Volunteers and lawyers will watch poll workers closely this year to make sure voters aren’t intimidated. (Photo by Joseph Holmes.)

By Ashley Lopez
Florida Center for Investigative Reporting

Due to an onslaught of new voting laws in Florida, different voting precincts, as well as a slew of other changes to voting in Florida, lawyers are expected to watch the polls diligently to make sure people aren’t confused or intimidated on Election Day in Florida.

Specifically, eyes will be on poll workers this year.

The Associated Press reported this week that the Obama and Romney campaigns are hiring lawyers and keeping a close eye on polls throughout the election.

According to the AP:

The Obama campaign has amassed an army of lawyers and non-lawyer volunteers to watch voting places and quickly appeal to state and local election officials if they think legitimate voting is being impeded.

Since 2000, “we’ve had an amazing group of dedicated lawyers that have been on the ground for 12 years,” said Charles Lichtman, a Fort Lauderdale-based attorney helping oversee the Democrats’ effort. “So there’s nothing they can throw at us that we haven’t seen or that we’re not ready for.”

Other states are doing the same. A single memo seeking lawyers and law students to help safeguard Obama’s voter turnout efforts netted nearly 4,000 responses, said Robert Bauer, the campaign’s chief lawyer and a former White House counsel.

“The primary issue is making sure the voter experience is secure, fair and reliable,” Bauer said.

In this past year, tea party groups have been planning to man polls all over the country — and especially in Florida — to look out for what they consider voter fraud.

Colorlines reported in August that True the Vote, a tea party-type group, has been strategizing in Tampa for the past few months and is preparing to watch over the upcoming election:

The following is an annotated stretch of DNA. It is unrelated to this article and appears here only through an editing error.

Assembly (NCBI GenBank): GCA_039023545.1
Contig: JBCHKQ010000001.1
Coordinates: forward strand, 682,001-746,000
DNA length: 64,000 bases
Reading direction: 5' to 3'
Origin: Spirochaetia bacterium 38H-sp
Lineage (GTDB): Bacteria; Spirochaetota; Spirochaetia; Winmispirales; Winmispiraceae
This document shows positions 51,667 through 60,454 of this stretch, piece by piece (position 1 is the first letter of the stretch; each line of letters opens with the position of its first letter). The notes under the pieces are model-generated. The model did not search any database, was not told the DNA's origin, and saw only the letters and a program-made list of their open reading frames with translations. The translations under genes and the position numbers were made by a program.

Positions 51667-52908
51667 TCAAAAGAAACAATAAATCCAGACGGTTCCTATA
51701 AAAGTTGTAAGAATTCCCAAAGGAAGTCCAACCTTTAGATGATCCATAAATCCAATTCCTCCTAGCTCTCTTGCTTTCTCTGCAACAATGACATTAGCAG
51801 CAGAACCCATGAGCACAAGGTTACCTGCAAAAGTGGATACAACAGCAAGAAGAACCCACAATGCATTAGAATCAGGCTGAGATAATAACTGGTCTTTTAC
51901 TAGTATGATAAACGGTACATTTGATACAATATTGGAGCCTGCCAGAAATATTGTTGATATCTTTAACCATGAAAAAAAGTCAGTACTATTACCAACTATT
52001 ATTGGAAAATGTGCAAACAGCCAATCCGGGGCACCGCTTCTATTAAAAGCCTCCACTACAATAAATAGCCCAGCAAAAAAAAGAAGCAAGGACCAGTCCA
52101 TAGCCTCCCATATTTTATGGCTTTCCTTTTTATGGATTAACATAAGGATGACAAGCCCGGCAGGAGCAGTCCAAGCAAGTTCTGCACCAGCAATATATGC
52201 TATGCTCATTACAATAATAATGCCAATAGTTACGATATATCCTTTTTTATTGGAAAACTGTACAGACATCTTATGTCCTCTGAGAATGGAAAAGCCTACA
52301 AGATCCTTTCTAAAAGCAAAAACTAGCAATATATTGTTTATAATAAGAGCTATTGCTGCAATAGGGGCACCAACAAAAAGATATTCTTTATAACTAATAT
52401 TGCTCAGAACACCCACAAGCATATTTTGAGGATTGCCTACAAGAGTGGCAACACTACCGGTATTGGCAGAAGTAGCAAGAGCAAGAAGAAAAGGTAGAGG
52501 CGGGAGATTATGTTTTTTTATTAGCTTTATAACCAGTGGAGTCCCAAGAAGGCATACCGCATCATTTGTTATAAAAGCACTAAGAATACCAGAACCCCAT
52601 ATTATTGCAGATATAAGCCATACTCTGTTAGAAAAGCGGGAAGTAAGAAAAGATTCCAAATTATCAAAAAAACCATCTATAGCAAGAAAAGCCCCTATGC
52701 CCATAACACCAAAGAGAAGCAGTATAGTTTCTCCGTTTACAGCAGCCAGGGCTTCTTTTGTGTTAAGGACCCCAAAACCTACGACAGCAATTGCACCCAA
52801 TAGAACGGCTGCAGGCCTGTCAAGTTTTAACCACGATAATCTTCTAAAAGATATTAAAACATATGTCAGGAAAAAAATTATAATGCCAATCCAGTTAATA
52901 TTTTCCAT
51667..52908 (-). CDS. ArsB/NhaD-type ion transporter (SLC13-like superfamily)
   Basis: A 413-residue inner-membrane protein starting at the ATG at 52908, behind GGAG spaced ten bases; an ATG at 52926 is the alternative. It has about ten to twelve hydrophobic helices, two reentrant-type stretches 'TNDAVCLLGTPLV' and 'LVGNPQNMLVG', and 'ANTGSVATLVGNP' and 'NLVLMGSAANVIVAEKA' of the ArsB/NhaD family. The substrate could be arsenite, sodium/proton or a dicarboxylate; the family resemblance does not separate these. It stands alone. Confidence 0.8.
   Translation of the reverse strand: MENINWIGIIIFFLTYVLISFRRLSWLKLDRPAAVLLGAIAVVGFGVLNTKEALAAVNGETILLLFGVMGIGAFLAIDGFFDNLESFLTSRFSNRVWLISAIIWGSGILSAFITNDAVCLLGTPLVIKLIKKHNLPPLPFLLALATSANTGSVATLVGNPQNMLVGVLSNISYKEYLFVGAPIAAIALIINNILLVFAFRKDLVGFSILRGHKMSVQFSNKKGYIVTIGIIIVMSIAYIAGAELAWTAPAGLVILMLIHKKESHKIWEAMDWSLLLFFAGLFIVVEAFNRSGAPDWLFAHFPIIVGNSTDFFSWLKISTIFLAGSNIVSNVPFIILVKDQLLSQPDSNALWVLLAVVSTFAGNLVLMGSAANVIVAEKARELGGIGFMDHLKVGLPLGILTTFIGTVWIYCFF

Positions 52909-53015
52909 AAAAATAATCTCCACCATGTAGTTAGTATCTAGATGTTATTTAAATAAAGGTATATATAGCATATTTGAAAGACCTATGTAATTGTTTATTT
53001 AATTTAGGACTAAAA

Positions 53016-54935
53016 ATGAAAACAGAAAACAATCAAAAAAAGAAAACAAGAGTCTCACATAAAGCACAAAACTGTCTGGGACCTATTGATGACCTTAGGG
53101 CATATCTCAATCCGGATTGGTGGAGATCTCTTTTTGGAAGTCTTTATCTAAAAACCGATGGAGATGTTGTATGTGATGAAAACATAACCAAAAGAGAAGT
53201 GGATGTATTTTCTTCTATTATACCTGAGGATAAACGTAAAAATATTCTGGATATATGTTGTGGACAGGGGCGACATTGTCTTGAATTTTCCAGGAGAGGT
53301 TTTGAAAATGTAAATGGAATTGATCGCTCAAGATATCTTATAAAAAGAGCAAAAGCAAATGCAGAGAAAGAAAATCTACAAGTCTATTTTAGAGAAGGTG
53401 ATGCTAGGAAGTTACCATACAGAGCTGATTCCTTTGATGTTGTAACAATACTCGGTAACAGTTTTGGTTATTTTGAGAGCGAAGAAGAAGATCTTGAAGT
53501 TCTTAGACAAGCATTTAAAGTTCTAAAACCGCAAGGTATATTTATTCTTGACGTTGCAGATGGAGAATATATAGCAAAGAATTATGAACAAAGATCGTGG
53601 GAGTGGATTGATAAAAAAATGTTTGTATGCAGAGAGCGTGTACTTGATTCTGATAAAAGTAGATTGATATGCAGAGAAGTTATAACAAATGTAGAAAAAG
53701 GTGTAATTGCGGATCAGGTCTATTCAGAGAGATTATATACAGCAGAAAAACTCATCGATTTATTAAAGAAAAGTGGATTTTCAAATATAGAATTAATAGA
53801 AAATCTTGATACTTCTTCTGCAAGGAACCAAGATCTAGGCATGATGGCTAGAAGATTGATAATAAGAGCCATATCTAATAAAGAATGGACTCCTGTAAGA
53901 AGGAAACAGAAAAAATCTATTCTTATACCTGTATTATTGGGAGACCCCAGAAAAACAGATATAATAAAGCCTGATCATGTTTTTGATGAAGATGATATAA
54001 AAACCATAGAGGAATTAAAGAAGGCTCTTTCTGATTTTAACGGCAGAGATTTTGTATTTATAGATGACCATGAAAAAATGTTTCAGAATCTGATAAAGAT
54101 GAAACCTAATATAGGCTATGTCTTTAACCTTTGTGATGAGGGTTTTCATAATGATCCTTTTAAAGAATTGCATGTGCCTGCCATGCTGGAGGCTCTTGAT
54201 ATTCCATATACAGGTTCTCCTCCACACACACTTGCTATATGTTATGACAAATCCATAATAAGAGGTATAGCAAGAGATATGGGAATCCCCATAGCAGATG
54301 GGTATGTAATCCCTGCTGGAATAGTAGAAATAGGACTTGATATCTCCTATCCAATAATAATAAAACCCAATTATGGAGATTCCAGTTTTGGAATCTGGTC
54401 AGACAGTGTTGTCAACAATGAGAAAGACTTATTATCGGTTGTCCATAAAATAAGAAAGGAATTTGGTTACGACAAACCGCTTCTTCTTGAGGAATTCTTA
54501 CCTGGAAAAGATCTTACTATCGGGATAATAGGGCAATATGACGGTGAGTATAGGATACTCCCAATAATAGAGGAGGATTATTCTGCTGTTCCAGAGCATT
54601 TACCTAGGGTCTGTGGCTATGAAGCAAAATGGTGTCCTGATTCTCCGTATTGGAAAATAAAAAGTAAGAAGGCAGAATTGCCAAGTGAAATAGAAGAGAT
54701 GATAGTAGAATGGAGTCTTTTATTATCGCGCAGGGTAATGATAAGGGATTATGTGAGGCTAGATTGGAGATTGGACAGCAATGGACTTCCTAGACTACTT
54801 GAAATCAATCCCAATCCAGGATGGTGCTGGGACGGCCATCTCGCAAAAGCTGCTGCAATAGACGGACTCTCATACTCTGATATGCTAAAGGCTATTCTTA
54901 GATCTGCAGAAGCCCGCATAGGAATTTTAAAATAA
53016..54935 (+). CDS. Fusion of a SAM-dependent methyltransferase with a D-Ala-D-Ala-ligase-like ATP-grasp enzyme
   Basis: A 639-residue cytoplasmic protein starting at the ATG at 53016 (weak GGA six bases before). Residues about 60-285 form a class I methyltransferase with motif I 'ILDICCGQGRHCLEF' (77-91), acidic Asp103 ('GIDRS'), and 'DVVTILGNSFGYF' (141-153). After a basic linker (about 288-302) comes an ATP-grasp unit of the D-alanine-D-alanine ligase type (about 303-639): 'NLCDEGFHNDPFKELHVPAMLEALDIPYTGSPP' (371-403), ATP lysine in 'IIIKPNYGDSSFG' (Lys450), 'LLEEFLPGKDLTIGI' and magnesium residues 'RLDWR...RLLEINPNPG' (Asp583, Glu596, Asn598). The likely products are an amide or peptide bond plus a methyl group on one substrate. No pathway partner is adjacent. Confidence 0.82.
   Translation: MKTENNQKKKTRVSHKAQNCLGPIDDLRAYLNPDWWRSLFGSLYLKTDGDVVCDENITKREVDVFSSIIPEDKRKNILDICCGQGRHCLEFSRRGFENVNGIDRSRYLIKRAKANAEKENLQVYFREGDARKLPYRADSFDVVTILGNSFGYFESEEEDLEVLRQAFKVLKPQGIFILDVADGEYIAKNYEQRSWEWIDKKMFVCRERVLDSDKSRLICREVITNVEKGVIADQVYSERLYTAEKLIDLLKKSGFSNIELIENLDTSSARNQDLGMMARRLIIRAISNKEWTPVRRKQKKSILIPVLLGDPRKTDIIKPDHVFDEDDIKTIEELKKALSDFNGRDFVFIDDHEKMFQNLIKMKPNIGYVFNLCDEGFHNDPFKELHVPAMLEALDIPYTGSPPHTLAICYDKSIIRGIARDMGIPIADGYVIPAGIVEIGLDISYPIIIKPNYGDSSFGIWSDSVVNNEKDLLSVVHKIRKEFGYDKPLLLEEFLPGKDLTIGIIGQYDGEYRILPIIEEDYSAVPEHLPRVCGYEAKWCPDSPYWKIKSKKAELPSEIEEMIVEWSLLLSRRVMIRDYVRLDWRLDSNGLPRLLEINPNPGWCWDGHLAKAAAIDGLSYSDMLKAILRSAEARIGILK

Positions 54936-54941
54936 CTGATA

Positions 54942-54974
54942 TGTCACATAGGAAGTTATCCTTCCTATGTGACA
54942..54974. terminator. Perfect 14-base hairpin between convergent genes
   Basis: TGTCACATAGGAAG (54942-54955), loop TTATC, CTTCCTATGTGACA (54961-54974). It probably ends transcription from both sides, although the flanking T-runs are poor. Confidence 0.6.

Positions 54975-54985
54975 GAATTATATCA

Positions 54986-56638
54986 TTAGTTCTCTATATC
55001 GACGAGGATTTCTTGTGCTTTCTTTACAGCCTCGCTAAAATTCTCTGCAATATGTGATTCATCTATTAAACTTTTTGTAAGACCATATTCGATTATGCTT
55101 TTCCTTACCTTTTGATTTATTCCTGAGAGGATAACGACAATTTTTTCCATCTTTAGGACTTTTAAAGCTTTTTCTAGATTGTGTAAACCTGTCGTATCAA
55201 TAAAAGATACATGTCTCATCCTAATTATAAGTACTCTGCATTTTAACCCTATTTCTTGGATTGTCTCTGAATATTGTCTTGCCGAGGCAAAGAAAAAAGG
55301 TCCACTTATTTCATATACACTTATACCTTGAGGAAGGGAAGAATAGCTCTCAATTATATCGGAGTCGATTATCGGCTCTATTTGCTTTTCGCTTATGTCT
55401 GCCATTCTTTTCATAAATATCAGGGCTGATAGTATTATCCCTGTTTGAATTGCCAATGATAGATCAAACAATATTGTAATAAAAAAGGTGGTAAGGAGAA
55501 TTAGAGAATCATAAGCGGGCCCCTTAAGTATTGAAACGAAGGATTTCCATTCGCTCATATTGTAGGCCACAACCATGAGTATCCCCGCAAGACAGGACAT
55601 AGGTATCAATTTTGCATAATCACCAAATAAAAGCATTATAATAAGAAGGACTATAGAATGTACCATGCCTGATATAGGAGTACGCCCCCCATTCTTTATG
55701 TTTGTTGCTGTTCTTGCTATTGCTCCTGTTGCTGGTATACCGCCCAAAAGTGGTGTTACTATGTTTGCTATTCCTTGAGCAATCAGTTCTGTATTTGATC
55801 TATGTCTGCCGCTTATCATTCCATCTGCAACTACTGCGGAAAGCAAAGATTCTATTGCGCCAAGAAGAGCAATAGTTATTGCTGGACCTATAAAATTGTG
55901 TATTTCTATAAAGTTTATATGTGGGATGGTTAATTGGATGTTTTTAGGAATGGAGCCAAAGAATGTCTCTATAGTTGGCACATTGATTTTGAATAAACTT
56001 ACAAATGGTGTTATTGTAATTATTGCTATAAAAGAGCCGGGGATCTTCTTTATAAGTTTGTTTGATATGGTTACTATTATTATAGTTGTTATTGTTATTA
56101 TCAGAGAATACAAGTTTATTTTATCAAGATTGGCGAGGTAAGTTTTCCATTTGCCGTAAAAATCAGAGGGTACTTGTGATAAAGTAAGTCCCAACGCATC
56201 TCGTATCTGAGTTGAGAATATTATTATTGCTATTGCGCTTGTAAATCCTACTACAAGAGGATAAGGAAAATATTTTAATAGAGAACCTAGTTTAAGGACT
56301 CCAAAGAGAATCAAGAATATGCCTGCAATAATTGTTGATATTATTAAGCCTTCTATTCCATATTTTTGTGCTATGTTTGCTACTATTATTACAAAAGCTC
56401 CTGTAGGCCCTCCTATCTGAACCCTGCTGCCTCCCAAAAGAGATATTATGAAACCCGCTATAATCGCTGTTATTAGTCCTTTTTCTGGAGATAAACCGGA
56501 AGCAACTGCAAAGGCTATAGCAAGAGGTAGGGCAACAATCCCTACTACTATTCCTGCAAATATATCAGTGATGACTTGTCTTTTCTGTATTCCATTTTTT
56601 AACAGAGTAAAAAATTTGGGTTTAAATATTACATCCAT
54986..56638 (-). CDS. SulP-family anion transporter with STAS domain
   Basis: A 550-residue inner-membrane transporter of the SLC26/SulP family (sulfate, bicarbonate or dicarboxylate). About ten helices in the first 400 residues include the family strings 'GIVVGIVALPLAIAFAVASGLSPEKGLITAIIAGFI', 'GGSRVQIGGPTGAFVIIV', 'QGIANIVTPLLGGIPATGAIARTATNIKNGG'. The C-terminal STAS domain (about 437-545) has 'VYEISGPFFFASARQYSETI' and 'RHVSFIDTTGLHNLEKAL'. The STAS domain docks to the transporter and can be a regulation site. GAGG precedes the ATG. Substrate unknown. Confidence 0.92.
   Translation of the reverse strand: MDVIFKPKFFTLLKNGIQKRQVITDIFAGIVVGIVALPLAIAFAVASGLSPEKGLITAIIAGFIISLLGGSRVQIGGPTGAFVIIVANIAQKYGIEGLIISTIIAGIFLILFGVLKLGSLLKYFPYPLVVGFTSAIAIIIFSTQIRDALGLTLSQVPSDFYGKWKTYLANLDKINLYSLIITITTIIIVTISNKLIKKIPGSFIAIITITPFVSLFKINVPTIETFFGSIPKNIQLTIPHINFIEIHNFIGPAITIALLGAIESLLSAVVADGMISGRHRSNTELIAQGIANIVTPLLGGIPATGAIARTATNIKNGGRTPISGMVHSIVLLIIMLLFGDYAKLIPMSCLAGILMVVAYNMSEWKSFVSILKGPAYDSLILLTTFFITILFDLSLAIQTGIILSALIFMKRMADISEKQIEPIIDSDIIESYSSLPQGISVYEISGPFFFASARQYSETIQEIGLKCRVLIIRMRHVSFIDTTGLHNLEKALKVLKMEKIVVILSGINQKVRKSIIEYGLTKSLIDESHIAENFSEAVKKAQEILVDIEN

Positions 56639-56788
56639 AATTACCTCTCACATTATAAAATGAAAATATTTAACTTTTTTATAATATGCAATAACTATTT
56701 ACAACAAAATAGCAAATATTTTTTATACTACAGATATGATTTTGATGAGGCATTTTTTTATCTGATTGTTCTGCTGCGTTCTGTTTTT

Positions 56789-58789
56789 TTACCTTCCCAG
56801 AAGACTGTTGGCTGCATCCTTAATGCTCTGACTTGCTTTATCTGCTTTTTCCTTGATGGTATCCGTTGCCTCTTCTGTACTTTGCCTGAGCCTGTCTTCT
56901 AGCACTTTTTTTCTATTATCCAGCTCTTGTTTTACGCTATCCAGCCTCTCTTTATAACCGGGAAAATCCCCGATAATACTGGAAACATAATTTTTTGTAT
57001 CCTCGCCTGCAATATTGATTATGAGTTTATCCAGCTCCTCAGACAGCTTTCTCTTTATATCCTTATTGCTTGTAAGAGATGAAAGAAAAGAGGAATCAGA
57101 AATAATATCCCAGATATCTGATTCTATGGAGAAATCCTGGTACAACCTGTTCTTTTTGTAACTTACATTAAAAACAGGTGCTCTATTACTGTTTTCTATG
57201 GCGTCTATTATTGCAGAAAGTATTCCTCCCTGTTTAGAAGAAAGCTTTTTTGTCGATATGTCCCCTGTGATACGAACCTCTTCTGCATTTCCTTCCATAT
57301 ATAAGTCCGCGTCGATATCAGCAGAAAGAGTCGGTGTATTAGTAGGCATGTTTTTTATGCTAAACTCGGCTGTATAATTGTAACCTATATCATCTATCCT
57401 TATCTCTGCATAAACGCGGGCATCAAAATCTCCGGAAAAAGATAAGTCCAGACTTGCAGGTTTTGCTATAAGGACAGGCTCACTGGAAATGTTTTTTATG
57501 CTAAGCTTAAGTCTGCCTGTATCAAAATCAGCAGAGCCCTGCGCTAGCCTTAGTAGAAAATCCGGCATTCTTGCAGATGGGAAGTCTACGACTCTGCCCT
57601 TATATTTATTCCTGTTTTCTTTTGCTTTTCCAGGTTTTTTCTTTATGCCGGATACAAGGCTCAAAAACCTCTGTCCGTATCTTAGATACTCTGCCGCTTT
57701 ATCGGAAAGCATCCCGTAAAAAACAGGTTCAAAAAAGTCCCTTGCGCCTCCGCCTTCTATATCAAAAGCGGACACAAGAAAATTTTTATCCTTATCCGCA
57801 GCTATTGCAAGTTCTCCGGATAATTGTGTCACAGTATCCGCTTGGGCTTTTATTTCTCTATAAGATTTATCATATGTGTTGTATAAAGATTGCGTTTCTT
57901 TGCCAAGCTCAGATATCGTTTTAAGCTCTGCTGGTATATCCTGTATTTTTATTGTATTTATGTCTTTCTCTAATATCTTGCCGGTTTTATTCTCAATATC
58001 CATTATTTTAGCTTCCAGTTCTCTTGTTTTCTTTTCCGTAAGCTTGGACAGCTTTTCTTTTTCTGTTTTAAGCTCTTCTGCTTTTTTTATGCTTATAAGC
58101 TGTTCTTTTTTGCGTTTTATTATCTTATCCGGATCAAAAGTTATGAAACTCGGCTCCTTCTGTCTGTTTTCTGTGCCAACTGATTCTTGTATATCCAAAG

[Bill Ouren, True the Vote’s national elections coordinator], has a five-point recruitment strategy: Plan. Mobilize. Train. Deploy. Follow-up. Election workers, poll judges, clerks, machine operators and other elections staff are “under immense pressure to do the wrong thing,” Ouren told recruits at the Boca Raton training. “Your monitoring gives them cover to do the right thing.”

Recruits sign up at True the Vote’s website for online trainings and gain access to voter registration lists in their counties. They look through the lists for names to submit to election officials for purging. This process is playing out now in Tampa, where True the Vote’s reputation for voter intimidation has followed the RNC to a state already notorious for reckless purging. Come Election Day, they’ll deploy to the polls.

“We ask anyone and everyone who serves under True The Vote” to write down everything they see that looks funny, funky, fraudulent, Ouren told recruits. “If something doesn’t go right, document it.” Gather those incident reports, he urged, and they’ll be given to legislators or used for lawsuits. “You create the record that debunks so much of the nonsense that says that there is no such thing as voter election fraud.”

This was the strategy that worked in Texas, that helped pass a voter ID law and set up a showdown over the Voting Rights Act, even though none of what they documented actually amounted to voter fraud.

Expert after expert has refuted assertions of widespread voter fraud. In Florida, only 10 cases of a non-citizens who may have voted have been found, according to University of Florida elections expert Dan Smith. Colorado’s Gesssler regularly sells stories about masses of people double-voting and literally dying to commit fraud—so much that even their corpses vote. But a News21 investigation found just 16 cases of double voting or voter impersonation since 2000 in Colorado, and just one conviction in 2008.

True the Vote has sets its sights almost solely on watching for what is known as in-person voter fraud, while most fraud taking place in Florida right now seems to stem from absentee ballots.

So far this year, the state has found multiple cases of absentee ballot fraud. However, there are very few laws in place to protect against absentee ballot fraud or prosecute against it on a state level. This is because when the Republican-led state Legislature wrote a new voting law they overhauled almost every part of the state’s election laws, except absentee ballots, which are used most by Republican voters.

Aside from poll watchers and new laws, voters will fill out the longest ballot in Florida history during this election, which experts say could confuse or dissuade voters from voting during this election.